Frustrated by the mainstream media approach to politics, Ryan Sholin, a grad student in the School of Journalism & Mass Communications at San Jose State University, launched a blog (ryansholin.com). Sholin was smart in his posts and also smart in using online as a promotional tool. His work caught the eye of a number of media pros, including b-to-b media consultant Paul Conley, and Howard Owens and Bill Bevins of Gatehouse Media.
In September 2007, Gatehouse offered Sholin a job. “I had run into Ryan first through his blog,” says Conley. “And I was hardly alone. Ryan was exceptionally smart and he was very sophisticated in using the online world to market himself.”
That type of online self-promotion will become more prevalent in coming years. Bloggers like Will Sullivan, the voice behind journerdism.com, have emerged as new media leaders, thanks to their own personal online presence.
For magazine people seeking jobs in 2008, the usual tactics of scouring the online classifieds still apply. However, online tools are increasingly becoming important, whether it’s doing your own separate blog or leveraging a social network to get noticed. And don’t forget to use the Web to check out your potential employers.
Getting the Most Out of Social Media
Social media has gone mainstream and it’s no longer for the bubble gum set. Last month, professional networking site LinkedIn announced a new program that allows partners to build companion applications on their sites. BusinessWeek is the first partner in the initiative.
In his November/December ASBPE president’s letter, BNA Tax & Accounting senior state tax law editor Steven Roll wrote about his LinkedIn experience. “LinkedIn is searchable, so I included the words ‘state tax,’ which relates to what I write about,” says Roll. “Two weeks later, a recruiter from a big-four accounting firm called to see if I’d like to write about state issues for them. She wouldn’t reveal her sources, but I’m convinced that she found my profile on LinkedIn.”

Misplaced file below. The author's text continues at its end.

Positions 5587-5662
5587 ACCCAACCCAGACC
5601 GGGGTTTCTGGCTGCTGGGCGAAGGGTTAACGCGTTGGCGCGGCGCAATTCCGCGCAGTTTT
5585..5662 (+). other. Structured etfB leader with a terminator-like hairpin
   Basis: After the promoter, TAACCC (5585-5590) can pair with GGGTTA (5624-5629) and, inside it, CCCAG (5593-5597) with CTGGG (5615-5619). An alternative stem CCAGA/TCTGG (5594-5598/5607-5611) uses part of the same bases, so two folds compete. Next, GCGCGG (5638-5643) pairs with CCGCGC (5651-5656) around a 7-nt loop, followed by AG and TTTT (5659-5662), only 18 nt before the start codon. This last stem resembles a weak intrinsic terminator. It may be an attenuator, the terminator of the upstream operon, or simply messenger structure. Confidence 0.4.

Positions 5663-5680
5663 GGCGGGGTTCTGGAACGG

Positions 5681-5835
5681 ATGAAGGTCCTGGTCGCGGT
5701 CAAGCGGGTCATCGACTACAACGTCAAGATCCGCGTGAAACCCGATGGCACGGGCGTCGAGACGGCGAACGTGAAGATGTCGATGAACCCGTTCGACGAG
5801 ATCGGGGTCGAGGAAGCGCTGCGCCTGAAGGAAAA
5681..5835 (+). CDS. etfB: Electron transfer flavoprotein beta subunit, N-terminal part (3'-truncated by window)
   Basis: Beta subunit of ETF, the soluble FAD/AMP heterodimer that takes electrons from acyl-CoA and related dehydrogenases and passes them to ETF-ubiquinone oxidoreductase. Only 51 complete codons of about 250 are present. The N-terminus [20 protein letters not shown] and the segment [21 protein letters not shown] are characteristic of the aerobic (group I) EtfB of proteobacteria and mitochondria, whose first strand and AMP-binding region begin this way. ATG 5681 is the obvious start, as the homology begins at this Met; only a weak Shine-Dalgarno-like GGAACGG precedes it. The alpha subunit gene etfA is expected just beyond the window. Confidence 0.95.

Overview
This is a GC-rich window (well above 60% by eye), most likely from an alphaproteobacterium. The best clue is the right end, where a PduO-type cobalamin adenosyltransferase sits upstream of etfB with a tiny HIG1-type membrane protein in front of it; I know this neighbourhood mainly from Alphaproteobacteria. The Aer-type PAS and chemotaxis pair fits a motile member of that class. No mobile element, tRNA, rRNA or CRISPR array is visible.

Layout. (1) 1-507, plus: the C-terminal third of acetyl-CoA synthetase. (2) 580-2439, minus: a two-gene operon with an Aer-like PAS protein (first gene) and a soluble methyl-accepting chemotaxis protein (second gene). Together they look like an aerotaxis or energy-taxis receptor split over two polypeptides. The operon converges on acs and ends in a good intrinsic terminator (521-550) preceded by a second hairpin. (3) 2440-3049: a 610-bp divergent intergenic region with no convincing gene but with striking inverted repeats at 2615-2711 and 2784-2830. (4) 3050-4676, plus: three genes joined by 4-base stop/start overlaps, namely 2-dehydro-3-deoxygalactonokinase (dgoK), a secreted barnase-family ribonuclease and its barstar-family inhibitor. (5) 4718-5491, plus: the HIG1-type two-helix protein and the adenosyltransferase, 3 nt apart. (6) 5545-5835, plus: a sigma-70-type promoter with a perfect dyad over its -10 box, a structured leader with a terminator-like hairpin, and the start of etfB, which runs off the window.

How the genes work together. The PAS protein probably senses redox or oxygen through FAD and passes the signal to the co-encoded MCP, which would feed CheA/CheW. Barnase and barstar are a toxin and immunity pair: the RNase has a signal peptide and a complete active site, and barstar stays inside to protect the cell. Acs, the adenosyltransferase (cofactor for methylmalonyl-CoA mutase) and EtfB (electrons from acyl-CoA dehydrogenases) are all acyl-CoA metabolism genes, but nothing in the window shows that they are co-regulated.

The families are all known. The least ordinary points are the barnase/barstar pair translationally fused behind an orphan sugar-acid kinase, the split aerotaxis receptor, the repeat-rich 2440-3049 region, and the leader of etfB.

Brad Kenney, associate editor at IndustryWeek and the new president of ASBPE’s Cleveland chapter, is trying to spread journalistic online competencies through the association. Kenney advises that social network profiles be treated almost like your company’s Web content—keep it updated and make it relevant for search terms. “It’s like coding a Web site,” Kenney says. “Not only will that force you to think about your strengths but it will let you be searchable.”
While independent bloggers like Sholin have succeeded, Kenney wonders how feasible it is for a full-time editor to launch a personal blog. “That can eat time like nothing else,” he says. “I took my own personal blog down. I only have a work one now.”
However, those independent bloggers very much remain competition and require editors to raise their own bar. “Information-gathering competency is something where the average person can use the same tools you can,” says Kenney. “You have to become that much better than they are, such as knowing how to use Google Advanced Search.”
Kenney also uses a social bookmarking site to see what’s causing controversy in the areas he covers and advises every editor to have a feed reader. “I use the LinkedIn question and answer section because it’s a good way to see where people are staking out and their professional competency is on the line,” he says. “The answers are generally pretty good.”
Assessing Potential Employers
It cuts both ways—not only should potential employers be considering your online presence, you should evaluate theirs, including LinkedIn and Facebook profiles of would-be managers. Also evaluate the company’s Web site. “You can tell about the quality of their site and if they’ve done any coding,” says Kenney. “Do they have knowledge of how things should look on a Web site? Are they blog-enabled, do they have 21st-Century tools for disseminating information? Do they have bookmarking services? Not only is that important to me as a journalist but a strong Web presence bodes well for future revenue and in turn, long-term employment.”
But ultimately, it’s still editorial skills that gets one hired, not just a pretty Facebook account. “We hire people because they can write,” says Kenney. “The Web stuff—getting involved in forums, setting up blogs, getting them set up on LinkedIn—that you can teach.”